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Spike in lumber prices could affect plans for homebuyers

The pandemic has increased the prices of some building materials like lumber.
The pandemic has increased the prices of some building materials like lumber.(KSFY)
Published: Mar. 17, 2021 at 6:09 PM CDT
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SIOUX FALLS, S.D. (Dakota News Now) -The pandemic has increased the prices of some building materials like lumber. According to the National Association of Home Builders, it’s leading to some new home contracts being canceled.

Lumber prices have spiked due to increased demand and supply constraints.

“The industry just has not had time to catch up. You know, we had the COVID-related items, some shutdowns were seen there. Still, supply site has been very tight and the housing and construction boom has just not let up at all,” said Dana Iverson, Allied Midwest Sales Manager in the lumber division.

Lumber companies are also seeing a delay in product.

“I actually ordered material last November and December to arrive the second quarter of this year already. So it’s that far out,” said Iverson.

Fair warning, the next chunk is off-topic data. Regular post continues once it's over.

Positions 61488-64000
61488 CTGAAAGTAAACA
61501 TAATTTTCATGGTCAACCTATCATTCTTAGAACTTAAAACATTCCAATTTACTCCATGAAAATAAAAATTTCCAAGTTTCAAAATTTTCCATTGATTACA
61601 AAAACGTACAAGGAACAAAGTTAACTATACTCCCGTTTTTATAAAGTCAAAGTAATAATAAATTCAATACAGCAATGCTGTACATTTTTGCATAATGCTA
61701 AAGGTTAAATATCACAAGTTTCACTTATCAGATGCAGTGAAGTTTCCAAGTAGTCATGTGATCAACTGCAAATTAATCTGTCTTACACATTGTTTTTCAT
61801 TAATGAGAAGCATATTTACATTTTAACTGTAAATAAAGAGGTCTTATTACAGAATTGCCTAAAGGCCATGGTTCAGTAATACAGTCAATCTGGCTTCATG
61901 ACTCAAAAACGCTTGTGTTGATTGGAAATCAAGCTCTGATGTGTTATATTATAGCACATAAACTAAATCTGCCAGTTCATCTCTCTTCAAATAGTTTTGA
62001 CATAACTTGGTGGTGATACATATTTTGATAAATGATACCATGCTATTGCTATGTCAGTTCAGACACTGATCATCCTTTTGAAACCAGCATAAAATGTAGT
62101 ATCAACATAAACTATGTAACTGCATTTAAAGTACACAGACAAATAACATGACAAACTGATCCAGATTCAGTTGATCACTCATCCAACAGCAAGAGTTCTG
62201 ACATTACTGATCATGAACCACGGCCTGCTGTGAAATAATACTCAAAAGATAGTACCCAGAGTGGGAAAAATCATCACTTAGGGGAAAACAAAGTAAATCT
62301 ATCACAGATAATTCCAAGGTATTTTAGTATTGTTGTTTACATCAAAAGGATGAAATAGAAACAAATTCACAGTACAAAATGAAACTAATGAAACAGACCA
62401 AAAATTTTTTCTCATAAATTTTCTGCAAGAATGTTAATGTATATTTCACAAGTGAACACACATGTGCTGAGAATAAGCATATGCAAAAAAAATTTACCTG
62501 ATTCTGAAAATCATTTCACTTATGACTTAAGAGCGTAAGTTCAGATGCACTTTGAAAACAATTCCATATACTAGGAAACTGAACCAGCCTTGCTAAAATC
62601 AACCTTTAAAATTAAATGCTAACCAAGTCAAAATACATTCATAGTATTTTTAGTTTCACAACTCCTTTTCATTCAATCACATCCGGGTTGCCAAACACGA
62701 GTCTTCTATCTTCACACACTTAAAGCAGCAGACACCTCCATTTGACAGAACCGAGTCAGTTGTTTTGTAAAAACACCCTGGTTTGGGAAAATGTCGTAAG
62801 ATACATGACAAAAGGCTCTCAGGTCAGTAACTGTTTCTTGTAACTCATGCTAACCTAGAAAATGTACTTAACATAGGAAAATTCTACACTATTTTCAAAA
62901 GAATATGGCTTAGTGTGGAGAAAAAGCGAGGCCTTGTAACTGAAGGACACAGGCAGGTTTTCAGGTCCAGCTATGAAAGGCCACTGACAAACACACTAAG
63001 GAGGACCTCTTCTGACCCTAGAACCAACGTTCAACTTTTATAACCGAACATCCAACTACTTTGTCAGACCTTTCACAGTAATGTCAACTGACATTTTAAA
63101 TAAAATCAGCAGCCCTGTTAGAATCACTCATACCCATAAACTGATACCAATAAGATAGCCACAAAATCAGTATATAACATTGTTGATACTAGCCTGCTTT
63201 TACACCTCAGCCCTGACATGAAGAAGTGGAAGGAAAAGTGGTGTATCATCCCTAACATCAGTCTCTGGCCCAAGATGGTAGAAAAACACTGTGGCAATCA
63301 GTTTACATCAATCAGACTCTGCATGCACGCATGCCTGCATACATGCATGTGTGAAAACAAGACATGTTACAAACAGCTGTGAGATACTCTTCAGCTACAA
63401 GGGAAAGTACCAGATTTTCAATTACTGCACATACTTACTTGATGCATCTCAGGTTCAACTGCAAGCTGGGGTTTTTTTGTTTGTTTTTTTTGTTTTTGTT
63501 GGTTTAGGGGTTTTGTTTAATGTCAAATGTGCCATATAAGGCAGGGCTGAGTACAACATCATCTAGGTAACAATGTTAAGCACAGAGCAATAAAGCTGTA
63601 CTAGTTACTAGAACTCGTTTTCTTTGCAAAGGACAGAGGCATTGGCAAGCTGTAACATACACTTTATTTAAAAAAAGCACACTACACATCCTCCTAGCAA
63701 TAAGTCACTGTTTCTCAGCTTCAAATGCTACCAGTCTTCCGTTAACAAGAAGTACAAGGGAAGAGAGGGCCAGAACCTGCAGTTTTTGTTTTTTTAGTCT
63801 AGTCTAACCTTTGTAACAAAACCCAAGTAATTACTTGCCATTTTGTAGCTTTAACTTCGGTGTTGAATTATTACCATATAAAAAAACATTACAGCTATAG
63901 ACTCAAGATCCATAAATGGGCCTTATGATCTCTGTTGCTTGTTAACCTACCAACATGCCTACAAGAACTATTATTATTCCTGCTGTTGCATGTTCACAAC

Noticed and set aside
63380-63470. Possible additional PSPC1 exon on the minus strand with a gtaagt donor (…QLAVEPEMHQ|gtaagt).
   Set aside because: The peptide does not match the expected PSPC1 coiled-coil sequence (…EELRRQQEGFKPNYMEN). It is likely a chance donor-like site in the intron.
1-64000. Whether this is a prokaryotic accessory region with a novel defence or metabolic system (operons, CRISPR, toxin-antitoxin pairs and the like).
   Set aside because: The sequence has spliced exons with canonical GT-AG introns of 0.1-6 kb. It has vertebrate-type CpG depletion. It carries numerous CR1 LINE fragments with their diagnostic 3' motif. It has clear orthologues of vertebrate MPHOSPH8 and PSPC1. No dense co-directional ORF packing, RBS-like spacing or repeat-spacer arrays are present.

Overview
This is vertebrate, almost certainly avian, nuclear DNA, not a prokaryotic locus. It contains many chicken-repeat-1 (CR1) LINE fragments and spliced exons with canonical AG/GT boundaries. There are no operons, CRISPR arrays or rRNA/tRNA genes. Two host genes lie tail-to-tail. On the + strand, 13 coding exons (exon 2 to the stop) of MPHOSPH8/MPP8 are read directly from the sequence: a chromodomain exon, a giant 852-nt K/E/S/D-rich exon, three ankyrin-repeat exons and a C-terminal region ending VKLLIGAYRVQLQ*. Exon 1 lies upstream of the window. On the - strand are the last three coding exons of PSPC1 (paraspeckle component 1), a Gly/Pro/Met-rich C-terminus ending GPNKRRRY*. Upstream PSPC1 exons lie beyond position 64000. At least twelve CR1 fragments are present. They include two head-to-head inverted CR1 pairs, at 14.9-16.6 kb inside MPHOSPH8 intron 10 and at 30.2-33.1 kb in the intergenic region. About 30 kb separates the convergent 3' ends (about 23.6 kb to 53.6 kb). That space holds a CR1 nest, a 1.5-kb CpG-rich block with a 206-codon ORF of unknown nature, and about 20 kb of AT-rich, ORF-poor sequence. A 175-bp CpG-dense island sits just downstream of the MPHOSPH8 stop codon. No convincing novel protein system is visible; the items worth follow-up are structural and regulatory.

Labor shortages are also contributing to the problem.

This is having an effect on those looking to build a new home. According to the National Association of Home Builders, the increase in lumber prices has added over $24,000 dollars to the price of an average, new single-family home since April of 2020.

However, Tom Jarding, President of the Homebuilders Association of the Sioux Empire doesn’t want all this to deter people from considering building and purchasing a new home.

“Lumber prices and materials where they’re at, I mean it’s all still doable, it’s all still feasible. You look at what lumber has done cost-wise and on a 30-year mortgage, you know you’re talking about 100 bucks (more) a month spread out over your mortgage,” said Jarding.

“We’re still looking at great interest rates when we look at historic rate levels.”

The National Association of Homebuilders is also looking for ways to solve this current lumber crisis by reaching out to Congress for help.

“It’s comforting for people to know that there’s an advocacy for us as contractors, but even more so to the consumer that’s fighting for, you know impactful decreases in the cost of lumber in the long-term,” said Jarding.

Advice for those looking to build right now is to be patient and plan early on as projects are likely to take longer than expected.

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